This pissed me off.
*several deep breaths*
As I've mentioned before, I worked at an abortion clinic. I also was a volunteer post-abortion counsellor, and moderated an Internet message board for women who were having emotional problems post-abortion. I'd like to think that the years of doing those things have given me a fairly good handle on the years of pain and suffering and guilt that some women feel after an abortion.
There are a couple of angles I'd like to pursue, here. The first one is the easier one to dissect: that, if you're living in the U.S. and you've had an abortion, you're *expected* to feel guilt, shame, and regret. I don't know what it's like in the U.K. or in Scandanavia, but here there's a constant subtext that women who have abortions regret them, that they wish they could go back and change things, that somehow the procedure has damaged them.
Which isn't true. It's simply not true.
Let's get one thing straight: women whose lives are going fine and dandy generally don't have abortions. Often an unintended pregnancy is the last thing on top of a lot of *other* things, like being broke or in an unstable relationship or immature, that breaks the proverbial camel's back. Having an abortion is not just a response to a crisis pregnancy; it's a response to a whole set of other crises that a pregnancy compounds.
What I saw time and time again was this: women without guilt, women without shame, put their abortion into proper perspective. They took responsibility for the decision and understood the context of the action. They did not (and this is important, so remember it) feel coerced into having an abortion; it was their own choice from the get-go.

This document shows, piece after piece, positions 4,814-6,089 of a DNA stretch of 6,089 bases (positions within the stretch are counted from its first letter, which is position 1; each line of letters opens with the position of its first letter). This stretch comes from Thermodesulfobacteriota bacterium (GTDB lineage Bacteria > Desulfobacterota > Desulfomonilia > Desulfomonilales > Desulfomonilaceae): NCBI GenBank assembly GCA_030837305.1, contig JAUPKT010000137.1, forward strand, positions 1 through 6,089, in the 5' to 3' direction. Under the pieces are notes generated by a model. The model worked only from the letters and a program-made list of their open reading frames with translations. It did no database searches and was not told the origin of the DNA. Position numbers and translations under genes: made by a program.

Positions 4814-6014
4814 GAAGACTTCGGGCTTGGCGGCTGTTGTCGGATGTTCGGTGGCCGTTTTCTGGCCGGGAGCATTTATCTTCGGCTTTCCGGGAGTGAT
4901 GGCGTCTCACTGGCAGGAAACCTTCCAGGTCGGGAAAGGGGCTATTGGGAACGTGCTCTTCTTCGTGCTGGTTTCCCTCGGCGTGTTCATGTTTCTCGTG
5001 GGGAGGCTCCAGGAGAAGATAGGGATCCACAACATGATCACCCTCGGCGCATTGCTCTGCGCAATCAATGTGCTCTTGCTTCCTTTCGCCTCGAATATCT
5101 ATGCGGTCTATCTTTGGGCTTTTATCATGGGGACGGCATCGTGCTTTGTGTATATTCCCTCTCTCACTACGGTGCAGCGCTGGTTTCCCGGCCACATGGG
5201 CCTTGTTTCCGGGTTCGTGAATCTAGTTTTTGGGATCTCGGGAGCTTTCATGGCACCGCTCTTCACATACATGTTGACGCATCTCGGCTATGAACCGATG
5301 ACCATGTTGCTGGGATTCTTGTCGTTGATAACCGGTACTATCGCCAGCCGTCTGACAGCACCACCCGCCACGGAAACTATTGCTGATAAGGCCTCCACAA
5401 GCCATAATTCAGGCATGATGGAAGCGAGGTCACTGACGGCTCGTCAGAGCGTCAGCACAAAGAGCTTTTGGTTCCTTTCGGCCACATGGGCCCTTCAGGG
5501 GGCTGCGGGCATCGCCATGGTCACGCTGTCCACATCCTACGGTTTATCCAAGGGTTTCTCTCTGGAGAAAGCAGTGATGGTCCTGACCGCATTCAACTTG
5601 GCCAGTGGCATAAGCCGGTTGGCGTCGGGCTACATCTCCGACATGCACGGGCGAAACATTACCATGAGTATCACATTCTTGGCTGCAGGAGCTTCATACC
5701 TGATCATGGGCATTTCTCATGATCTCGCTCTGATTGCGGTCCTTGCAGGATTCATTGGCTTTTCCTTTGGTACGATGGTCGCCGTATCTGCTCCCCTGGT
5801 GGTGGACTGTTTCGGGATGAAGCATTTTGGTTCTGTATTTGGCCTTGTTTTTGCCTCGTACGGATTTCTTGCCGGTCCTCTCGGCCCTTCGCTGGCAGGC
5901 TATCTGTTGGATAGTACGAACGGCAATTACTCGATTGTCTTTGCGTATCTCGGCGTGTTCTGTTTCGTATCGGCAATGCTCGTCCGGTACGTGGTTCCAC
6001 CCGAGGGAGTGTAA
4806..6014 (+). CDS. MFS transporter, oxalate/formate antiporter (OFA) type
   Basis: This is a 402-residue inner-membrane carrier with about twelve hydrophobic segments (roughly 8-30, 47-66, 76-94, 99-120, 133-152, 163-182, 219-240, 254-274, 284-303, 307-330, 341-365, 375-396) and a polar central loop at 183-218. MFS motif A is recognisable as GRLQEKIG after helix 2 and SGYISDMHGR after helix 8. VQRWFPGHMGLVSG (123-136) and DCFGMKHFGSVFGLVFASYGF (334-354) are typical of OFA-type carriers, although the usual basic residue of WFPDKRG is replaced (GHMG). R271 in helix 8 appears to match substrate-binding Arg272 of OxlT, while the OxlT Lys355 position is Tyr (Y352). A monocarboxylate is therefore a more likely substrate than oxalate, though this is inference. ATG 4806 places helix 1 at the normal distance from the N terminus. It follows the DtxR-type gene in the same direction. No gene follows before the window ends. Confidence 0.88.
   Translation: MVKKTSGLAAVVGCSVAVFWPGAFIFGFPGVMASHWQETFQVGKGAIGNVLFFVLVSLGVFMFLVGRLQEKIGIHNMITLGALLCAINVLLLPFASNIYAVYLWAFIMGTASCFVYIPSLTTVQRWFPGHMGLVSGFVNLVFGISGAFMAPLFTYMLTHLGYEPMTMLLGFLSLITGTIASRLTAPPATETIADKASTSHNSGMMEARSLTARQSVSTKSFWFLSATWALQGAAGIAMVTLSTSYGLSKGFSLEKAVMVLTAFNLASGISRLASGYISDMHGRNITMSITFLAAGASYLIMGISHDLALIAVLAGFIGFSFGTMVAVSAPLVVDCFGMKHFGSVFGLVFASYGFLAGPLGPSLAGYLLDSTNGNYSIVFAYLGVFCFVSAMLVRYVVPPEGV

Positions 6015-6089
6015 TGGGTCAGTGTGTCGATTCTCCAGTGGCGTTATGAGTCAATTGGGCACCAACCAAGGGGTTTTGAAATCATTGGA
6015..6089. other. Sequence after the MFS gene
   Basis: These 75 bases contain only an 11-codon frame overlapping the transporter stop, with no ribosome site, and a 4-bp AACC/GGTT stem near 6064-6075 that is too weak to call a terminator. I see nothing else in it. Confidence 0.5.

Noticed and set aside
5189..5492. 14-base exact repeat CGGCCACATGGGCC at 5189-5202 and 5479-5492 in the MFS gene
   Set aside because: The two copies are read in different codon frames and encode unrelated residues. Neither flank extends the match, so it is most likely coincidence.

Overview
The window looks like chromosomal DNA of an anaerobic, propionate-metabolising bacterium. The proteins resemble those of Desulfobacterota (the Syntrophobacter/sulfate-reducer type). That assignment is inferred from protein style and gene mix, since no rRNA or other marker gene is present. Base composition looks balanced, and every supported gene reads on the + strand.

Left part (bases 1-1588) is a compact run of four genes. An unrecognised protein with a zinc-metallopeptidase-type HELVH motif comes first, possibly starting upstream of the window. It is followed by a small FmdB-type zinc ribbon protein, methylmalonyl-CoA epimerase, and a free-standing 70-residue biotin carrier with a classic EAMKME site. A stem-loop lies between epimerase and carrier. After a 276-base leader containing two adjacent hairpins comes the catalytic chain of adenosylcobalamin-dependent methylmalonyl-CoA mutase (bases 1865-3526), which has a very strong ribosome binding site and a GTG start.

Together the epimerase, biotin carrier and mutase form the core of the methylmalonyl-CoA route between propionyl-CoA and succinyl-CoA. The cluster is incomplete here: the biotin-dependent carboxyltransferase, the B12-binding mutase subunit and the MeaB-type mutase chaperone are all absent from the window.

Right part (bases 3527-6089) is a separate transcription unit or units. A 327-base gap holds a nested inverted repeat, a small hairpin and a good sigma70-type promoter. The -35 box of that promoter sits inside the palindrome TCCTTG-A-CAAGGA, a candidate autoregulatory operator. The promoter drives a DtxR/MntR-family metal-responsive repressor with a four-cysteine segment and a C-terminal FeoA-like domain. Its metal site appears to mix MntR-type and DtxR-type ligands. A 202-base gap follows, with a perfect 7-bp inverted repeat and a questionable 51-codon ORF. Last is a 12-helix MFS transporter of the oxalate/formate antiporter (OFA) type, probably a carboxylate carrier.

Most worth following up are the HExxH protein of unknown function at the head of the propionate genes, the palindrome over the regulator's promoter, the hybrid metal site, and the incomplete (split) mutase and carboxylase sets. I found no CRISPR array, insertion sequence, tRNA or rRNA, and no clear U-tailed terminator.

Yet they had doubts about themselves because they didn't feel guilty. A friend of mine expressed it well: "I spent two years feeling guilty because I didn't feel guilty."
How much of that guilt and shame that women feel is being brought on by being told, over and over, that there's something shameful and wrong with them for having had an abortion? How many times can a woman see a bumpersticker that says "Real Mothers Don't Have Abortions" or hear someone dismiss women who terminate pregnancies as "sluts" before it starts to take a toll?
The second angle is nastier, darker, and more complex.
There were some women I saw at the clinic--a small minority, maybe one in twenty--who were being browbeaten into terminating their pregnancy. Those women didn't get services. Instead, we called the shelter or the cops (in the case of "my boyfriend/father said he'd hurt me if I didn't do this") and let people who were qualified to deal with the situation handle it.
There were a number of women I encountered in post-abortion counselling, both in the meat world and online, who had guilt. Lots of it. And they had one thing in common: they had had an abortion not because they felt it was best for them, but to please somebody else.
The line that sticks in my head is one from an online correspondent who said this: "My partner wasn't ready for fatherhood and left me when he found out I was pregnant. I had an abortion, but he didn't come back. Now I'm alone, and I don't even have a baby to look forward to."